Deanna Durbin had been out of the public eye since retiring to France decades ago
Deanna Durbin, the Depression Era actress whose films included "Three Smart Girls," "Lady on a Train" and "Christmas Holiday," has died, according to the New York Times. She was 91.
Durbin had been mostly out of the public eye since performing in 1948's "For the Love of Mary," retiring to France with her third husband, "Lady on a Train" director Charles David, because, as she said, "I hated being in a goldfish bowl."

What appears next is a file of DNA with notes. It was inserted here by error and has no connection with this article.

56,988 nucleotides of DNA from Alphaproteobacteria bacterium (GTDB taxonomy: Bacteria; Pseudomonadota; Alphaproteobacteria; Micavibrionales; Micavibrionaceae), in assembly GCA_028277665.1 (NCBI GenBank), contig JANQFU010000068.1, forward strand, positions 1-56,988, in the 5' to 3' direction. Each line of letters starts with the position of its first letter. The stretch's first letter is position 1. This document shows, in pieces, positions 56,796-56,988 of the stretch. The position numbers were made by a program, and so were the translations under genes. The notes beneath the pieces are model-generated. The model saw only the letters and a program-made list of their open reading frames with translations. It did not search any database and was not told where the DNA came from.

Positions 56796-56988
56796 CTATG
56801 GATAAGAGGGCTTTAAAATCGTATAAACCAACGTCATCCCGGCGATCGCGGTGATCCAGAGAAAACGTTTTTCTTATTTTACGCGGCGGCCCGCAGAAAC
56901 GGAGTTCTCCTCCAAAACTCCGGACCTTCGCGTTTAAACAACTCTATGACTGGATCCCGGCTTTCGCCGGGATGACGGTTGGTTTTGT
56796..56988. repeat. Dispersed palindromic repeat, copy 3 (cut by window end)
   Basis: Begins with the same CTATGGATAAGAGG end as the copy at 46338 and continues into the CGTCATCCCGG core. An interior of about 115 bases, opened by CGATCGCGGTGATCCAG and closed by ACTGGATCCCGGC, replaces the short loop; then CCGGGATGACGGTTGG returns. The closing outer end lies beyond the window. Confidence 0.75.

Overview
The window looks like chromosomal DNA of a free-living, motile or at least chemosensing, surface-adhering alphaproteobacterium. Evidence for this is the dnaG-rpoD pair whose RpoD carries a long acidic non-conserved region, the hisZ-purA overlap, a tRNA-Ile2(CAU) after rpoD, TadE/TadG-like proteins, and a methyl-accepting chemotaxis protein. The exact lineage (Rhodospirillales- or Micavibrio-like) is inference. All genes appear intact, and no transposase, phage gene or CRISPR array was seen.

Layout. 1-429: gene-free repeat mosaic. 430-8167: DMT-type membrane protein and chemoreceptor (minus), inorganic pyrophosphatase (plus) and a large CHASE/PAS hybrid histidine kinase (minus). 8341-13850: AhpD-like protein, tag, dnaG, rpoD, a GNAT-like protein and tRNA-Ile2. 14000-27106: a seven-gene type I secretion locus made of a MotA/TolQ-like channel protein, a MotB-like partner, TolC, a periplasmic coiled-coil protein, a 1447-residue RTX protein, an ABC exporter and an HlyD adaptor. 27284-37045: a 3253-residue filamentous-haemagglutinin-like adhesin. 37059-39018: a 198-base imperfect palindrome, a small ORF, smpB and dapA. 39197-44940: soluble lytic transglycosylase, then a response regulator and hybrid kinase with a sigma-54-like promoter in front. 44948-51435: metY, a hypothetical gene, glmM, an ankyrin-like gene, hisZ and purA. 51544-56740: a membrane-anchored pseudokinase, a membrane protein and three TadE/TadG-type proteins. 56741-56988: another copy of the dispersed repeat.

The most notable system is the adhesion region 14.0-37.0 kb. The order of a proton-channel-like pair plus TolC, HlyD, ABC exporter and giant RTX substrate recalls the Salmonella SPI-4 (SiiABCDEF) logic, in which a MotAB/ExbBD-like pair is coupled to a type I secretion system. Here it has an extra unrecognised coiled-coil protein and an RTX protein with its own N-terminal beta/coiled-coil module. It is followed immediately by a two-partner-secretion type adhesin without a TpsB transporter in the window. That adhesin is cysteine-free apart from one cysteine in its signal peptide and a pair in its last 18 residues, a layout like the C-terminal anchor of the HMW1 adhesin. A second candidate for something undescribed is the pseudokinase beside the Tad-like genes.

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Born Edna Mae Durbin in Winnipeg, Manitoba, on Dec. 4, 1921, Durbin relocated to Southern California as a child, studying singing, Discovered by an MGM casting agent, she signed with the studio at 13, appearing shortly thereafter in a one-reel short titled "Every Sunday" with fellow 13-year-old Judy Garland. She later moved to Universal.
Initially performing child roles in which she helped adults solve their problems, Durbin matured into darker roles, playing a prostitute who fell for a killer in 1944's "Christmas Holiday."
In addition to a son, Peter, with David — who died in 1999 — Durbin had a daughter from her second marriage.